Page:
Many men seem to forget that they are specifically commanded in Scripture to not be harsh and to be loving.

“Husbands, love your wives, and do not be harsh with them.” Colossians 3:19

Unloving and harsh is a common treatment of wives –even in Christian marriages, and I think wives should lovingly but firmly call their husbands on their sin. The command in scripture to correct a brother was not only given to men; you are not off the hook just because the man is your husband. In fact, who knows your husband better than you do?

“Brothers and sisters, if someone is caught in a sin, you who live by the Spirit should restore that person gently. But watch yourselves, or you also may be tempted.” Galatians 6:1

When in doubt, pray for him. Remember, God is not glorified by sin, and He never ever wants us to follow our husbands into sin.  

About marriage to an unbeliever:

When you are married to someone who is an unbeliever and that person is being hostile or has asked you to leave, sometimes separation is the only way to go. I believe that separation should be made with the intent to try to get back together. I mean if you made vows before God –even if the situation is not ideal– you should at least try to make it work, right? Because, well, you made vows before God. That’s not something to take lightly. But, if the unbelieving husband is uninterested in getting back together, scripture is clear that you are able to move on and get remarried.

“To the married, I give this charge (not I, but the Lord): the wife should not separate from her husband (but if she does, she should remain unmarried or else be reconciled to her husband), and the husband should not divorce his wife. To the rest, I say (I, not the Lord) that if any brother has a wife who is an unbeliever, and she consents to live with him, he should not divorce her. If any woman has a husband who is an unbeliever, and he consents to live with her, she should not divorce him. For the unbelieving husband is made holy because of his wife, and the unbelieving wife is made holy because of her husband. Otherwise, your children would be unclean, but as it is, they are holy. But if the unbelieving partner separates, let it be so. In such cases, the brother or sister is not enslaved. God has called you to peace. For how do you know, wife, whether you will save your husband? Or how do you know, husband, whether you will save your wife?” 1 Corinthians 7:10-16.

About Christian stewardship:

Many times, husbands and wives disagree about what is right and what is wrong. Unless you as the wife can clearly cite chapter and verse in the New Testament that says that what your husband is doing is wrong, then you do not have a good defense of your position –what he is doing is not unbiblical– and you need to submit in this area. This sort of dispute is never a good reason for a separation or a divorce. There are many things which are not clearly lined out in scripture. These are part of our freedom in Christ –your Christian stewardship. When you are in doubt about what is the best choice, you need to make prayerful decisions. If everything was clearly written as black and white then God would have never told us to pray for wisdom.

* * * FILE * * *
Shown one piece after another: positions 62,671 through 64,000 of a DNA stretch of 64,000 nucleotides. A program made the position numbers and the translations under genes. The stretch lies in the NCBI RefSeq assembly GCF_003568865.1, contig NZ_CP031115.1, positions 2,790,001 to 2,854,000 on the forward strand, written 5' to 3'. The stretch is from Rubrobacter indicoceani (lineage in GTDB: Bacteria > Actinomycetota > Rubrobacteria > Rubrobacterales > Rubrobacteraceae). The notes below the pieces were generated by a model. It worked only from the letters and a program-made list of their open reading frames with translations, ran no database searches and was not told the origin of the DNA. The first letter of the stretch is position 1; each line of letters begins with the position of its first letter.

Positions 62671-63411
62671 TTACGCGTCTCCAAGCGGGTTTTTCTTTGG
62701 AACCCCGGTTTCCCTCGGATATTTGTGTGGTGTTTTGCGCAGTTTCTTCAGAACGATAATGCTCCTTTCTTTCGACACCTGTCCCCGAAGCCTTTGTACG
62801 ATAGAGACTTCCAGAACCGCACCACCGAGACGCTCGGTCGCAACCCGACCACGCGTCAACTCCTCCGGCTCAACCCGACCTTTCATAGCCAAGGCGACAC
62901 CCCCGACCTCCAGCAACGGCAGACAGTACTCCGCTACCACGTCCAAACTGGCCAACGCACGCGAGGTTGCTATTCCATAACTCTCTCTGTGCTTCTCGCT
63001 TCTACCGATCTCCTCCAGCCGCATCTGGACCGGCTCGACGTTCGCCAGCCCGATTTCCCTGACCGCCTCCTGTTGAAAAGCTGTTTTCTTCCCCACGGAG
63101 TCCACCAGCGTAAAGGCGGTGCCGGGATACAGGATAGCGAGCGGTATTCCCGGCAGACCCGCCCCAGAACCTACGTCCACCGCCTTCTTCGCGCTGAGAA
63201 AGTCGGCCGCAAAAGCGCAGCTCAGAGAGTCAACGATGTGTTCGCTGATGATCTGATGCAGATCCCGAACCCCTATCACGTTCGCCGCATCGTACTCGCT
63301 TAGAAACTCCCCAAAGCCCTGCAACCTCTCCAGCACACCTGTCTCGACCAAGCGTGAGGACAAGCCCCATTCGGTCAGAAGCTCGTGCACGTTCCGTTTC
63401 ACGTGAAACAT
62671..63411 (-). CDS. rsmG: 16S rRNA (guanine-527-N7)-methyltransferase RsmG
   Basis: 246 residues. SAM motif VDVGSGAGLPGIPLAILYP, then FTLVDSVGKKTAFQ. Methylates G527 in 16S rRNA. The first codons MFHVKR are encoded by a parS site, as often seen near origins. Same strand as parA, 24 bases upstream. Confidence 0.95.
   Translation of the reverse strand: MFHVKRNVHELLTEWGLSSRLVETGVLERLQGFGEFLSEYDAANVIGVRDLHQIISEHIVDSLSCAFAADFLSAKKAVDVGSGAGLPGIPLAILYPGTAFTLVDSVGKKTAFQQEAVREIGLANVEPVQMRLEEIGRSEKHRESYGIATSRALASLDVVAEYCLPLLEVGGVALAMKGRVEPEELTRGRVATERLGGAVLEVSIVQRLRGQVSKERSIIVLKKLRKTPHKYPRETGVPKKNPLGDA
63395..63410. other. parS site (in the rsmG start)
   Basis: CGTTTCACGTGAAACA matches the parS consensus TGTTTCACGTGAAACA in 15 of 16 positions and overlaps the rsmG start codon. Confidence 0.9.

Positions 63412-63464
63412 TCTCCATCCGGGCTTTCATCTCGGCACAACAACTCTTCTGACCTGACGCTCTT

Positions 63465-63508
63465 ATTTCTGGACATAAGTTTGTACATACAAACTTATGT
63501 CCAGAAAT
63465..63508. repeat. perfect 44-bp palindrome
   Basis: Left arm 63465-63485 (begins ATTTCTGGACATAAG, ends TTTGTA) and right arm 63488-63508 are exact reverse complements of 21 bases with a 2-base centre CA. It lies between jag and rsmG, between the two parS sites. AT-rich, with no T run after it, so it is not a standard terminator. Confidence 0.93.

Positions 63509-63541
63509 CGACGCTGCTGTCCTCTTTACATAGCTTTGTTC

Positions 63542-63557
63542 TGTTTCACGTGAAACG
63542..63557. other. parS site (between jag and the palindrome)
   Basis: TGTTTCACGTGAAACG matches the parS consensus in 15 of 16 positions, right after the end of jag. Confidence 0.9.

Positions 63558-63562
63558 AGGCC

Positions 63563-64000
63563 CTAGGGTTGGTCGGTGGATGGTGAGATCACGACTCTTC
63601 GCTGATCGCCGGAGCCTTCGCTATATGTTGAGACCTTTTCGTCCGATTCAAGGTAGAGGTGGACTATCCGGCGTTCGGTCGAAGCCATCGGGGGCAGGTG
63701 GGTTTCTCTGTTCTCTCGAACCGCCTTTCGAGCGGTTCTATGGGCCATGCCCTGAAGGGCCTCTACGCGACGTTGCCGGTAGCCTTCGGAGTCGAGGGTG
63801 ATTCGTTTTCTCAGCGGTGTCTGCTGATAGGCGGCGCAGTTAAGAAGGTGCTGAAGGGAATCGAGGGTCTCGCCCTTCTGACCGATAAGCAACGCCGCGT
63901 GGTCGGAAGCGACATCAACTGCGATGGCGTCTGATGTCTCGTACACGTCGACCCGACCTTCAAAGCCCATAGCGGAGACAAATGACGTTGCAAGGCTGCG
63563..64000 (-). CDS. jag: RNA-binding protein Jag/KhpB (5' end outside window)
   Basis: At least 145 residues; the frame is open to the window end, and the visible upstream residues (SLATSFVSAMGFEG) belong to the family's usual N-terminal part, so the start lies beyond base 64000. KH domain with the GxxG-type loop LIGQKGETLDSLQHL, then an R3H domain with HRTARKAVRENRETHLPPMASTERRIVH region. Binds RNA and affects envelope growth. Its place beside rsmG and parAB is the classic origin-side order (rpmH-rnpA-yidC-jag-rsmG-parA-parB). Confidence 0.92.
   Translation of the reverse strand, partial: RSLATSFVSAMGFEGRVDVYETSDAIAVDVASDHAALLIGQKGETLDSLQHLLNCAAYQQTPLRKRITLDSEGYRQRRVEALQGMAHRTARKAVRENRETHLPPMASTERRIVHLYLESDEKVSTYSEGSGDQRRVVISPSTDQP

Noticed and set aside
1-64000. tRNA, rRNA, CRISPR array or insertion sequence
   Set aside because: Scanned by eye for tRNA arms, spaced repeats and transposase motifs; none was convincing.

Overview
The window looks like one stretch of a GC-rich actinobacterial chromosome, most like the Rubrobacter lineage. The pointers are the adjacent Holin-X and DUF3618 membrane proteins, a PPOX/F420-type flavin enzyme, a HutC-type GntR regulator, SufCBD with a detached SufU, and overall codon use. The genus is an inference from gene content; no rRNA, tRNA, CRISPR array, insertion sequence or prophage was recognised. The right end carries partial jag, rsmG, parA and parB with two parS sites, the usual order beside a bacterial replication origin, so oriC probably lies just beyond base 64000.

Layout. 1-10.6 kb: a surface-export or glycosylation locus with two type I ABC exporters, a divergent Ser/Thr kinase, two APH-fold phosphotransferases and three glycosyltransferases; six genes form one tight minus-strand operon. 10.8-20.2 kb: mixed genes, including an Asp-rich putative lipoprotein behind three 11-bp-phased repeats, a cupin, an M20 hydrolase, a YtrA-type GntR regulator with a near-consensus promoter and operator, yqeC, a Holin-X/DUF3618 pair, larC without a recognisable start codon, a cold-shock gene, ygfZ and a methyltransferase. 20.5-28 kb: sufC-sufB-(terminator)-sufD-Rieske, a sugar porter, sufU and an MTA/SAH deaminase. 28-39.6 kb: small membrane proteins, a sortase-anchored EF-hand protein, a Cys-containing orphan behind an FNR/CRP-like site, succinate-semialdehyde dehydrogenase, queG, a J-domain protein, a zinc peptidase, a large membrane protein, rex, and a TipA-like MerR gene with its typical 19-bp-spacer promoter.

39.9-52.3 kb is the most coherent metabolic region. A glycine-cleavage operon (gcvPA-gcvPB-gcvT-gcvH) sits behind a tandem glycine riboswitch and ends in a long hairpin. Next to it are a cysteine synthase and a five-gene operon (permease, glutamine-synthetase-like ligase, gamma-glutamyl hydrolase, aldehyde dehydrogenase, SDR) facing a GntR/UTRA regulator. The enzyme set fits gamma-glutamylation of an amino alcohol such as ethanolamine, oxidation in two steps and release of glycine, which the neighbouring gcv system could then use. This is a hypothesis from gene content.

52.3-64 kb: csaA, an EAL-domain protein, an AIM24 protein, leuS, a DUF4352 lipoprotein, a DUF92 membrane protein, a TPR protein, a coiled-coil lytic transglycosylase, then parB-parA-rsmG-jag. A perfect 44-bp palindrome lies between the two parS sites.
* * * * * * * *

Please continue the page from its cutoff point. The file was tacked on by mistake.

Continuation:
“If any of you lacks wisdom, let him ask God, who gives generously to all without reproach, and it will be given him.” James 1:5

I know of more than one marriage that ended because the wife would not listen to reason and give up her false beliefs about scripture, about things she erroneously believed were sins –like not having more babies or not wearing skirts. God is not honored by our marriages when we twist the Bible and use it to destroy our marriages. May we be good workmen, studying the Bible so that we will not be ashamed.

“Do your best to present yourself to God as one approved, a worker who has no need to be ashamed, rightly handling the word of truth.” 2 Timothy 2:15 

Blessings,

Sarah Forbes

If you enjoyed this post, you may also enjoy these posts:


The Wide Gray Line: Christian Stewardship and Why It’s So Important


Stewardship: Understanding Christian Freedom


Does the Bible Command Us to Keep Having Babies? An Argument Against the Quiverfull Movement


When You Don’t See Eye to Eye: a series on Biblical Submission


Debunking False Teachings About Submission


The Myth of the Perfect Husband


• Respectfully Disagreeing: Interacting with Your Husband When You Don’t See Eye to Eye


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4 thoughts on “What Does the Bible Say About Divorce and Separation? A Chart with References”

  1. This is a reasonable approach, though I think in today’s world people tend to take the easy way out to quickly at times. But the bigger question is remarriage after divorce. Maybe you have a chart for when remarriage is adultery?

    Liked by 1 person

    1. I am glad you found it helpful. I have not made a chart for remarriage yet. I might have to do that in the future. I usually make the charts after my husband and I have a thorough discussion about the topic and references to back up our position. 🙂

      Like